Shula's 347 Grill is now open for business, and hopes sports fans and non-sports fans alike come by to enjoy the food and atmosphere.
"We're excited about it," Shula said. "We think we have a great location here, and we just want people to come in and try us out. If they like it, they can come back and tell their friends about it."
The restaurant is named after his 347 NFL victories, more than any coach in league history. Shula won two Super Bowls with the Miami Dolphins, but of all the great accomplishments in his Hall of Fame career, he gets asked most about the 1972 perfect season, the only time that has ever been done.
"It really is," Shula said. "We just had our 40th anniversary of that team, and everybody that could come back, came back. They told a lot of lies about me. We had a good time kidding each other and reliving those great moments. Nobody had done it before we did it, 40 of 50 years, and nobody has done it since."
The New England Patriots came close to matching perfection in 2007, but lost in the Super Bowl to the New York Giants.
"We get accused of being a bunch of angry old guys waiting around for that last team to lose," Shula said. "But, that's really not the case. If somebody ever does do it, I'm going to call that coach and congratulate him."
Shula will always be known as a coach who could adapt his coaching philosophy to the talent he had around him. He won Super Bowl VII by throwing a grand total of seven passes. Then, when Dan Marino came around, Shula turned his offense into a historically successful passing machine.
"That's what coaching is all about," Shula said. "You have to analyze your talent, then do the right things to get the most out of your talent. To me, you have to judge Dan by what he was, and Dan was the best pure passer that's ever played the game. That lightning quick release, his accuracy and his confidence, to me he was the best. He didn't win the Super Bowl, but you have to look at this career, and he had a great career."
Shula was a head coach for 33 years in the NFL, and with the coaching turnover in today's NFL, it is doubtful his records will ever be broken.
"People ask me how I stayed in coaching so long," Shula said. "I always say you have to win early and often. I had two losing seasons, but aside from that, they were all on the plus side. But once you get it going, establish a system and if the players believe in you, you can have success.
"I just like the way that we won. I think we won with a lot of class, and we did it with a way we're very proud of our accomplishments."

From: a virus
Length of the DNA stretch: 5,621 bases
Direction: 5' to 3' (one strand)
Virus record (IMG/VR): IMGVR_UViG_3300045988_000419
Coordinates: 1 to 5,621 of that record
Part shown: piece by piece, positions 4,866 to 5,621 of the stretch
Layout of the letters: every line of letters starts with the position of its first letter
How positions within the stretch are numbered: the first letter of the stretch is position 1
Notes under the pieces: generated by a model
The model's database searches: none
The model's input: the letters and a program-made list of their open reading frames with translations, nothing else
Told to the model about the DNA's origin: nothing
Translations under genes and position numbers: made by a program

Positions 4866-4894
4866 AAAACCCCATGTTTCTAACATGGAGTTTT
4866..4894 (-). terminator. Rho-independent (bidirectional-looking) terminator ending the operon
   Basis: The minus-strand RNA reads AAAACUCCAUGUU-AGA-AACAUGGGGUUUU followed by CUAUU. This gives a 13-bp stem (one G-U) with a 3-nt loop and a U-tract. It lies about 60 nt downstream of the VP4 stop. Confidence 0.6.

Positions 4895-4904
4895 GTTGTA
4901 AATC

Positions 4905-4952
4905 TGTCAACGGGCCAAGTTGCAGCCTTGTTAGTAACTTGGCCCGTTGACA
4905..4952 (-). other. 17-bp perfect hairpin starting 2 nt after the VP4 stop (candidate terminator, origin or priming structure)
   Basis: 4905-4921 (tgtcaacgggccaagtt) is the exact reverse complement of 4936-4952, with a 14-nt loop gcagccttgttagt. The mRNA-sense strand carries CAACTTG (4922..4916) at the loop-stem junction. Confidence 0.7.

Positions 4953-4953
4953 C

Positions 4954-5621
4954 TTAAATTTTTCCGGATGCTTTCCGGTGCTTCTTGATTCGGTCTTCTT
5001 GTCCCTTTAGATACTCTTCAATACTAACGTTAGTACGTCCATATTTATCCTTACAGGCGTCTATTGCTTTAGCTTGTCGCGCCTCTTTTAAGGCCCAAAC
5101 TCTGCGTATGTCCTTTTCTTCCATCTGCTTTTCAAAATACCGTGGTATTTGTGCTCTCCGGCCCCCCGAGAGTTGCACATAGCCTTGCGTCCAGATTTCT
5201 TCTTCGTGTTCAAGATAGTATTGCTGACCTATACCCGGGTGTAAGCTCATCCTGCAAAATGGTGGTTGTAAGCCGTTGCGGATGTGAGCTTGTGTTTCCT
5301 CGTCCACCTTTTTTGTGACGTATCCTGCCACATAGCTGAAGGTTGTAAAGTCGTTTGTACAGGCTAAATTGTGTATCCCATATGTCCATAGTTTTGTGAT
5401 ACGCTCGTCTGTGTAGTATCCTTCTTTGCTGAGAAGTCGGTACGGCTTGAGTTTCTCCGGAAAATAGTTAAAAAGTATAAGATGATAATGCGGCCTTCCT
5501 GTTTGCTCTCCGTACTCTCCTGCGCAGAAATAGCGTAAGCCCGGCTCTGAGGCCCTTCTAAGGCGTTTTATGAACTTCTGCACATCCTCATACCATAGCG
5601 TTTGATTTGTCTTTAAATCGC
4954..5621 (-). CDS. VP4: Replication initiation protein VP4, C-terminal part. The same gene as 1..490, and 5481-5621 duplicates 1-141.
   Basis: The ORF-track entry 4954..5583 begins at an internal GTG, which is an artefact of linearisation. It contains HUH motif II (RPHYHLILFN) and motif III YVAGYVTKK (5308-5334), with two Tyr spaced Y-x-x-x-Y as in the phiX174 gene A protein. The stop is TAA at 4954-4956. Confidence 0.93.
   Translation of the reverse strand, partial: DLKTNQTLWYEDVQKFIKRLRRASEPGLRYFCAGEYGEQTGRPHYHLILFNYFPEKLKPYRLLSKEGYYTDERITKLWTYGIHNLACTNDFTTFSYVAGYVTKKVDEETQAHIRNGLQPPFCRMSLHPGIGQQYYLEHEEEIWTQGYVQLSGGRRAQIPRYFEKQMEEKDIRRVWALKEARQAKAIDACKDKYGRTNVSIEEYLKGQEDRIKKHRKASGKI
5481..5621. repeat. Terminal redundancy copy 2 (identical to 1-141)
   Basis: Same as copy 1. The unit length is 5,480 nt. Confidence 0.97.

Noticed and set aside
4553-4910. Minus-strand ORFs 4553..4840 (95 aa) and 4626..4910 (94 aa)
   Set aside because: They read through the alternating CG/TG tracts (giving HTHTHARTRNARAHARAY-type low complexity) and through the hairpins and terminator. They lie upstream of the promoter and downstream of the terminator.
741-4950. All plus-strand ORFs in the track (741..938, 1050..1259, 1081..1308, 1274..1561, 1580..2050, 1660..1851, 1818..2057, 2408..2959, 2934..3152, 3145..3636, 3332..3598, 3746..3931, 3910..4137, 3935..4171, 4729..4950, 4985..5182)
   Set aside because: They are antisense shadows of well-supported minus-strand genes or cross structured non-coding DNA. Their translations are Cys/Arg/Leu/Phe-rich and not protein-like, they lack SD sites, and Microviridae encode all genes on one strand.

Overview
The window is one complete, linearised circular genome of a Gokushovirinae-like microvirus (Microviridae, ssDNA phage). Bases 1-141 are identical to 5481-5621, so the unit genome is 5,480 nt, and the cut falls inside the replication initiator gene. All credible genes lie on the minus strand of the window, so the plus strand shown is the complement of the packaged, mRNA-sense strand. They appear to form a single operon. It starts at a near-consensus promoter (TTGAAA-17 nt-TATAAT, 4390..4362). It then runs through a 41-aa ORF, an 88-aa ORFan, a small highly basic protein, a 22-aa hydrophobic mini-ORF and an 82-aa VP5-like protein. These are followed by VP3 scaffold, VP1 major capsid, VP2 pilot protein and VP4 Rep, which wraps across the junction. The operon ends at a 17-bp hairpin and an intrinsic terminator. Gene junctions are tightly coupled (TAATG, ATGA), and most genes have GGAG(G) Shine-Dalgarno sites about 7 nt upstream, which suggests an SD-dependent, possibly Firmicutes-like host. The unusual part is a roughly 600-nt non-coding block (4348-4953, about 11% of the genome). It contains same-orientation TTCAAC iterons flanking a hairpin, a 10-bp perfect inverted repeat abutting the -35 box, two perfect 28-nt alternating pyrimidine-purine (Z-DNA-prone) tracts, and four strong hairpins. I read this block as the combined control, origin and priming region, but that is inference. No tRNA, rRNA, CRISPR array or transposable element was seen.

Shula, who was inducted into the Pro Football Hall of Fame in 1997, still tries to attend every Dolphins home game, and he can't help but see the action through the eyes of a head coach.
"I think I do second guess coaches a little bit," Shula said. "But my wife, Mary Anne, gets me straightened out. She says, 'Now don't be coaching. You're retired.'"
Shula was so involved in the game he loved so much, he had very little time to pay attention to pop culture. He tells a funny story about how in the 80's during the height of the television show Miami Vice, the star, Don Johnson, wanted to meet Shula.
"So they said to me, 'Coach, this is Don Johnson from Miami Vice.' I told him, 'You guys are doing a great job cleaning up Miami. Keep up the good work. If there's anything we can do, let me know.' I didn't know who he was, I was just so consumed with football."
Having spent most of his legendary coaching career in Miami, Shula became friends with University of Miami head coach Dennis Erickson, who won two national championships with the Hurricanes in 1989 and 1991. Shula believes Erickson, who was just hired as the University of Utah's co-offensive coordinator, will have a positive effect on the Utes.
"I think he's going to do well," Shula said. "He was an excellent coach at the University of Miami, and they did a lot of good things down there. I'm sure he hasn't forgotten any of those things. I think Utah made a wise move."
Shula plans on coming back to Utah to visit his restaurant sometime in the future, but don't expect to see the 83-year old coach on the ski slopes.
"I tried to ski, but I was just too tense. I fought the hills, and the hills won."
He didn't lose too many other times in his life.
Shula's 347 Grill his his 36th restaurant and is the only one in Utah. It is located at 3524 South Market Street in West Valley City.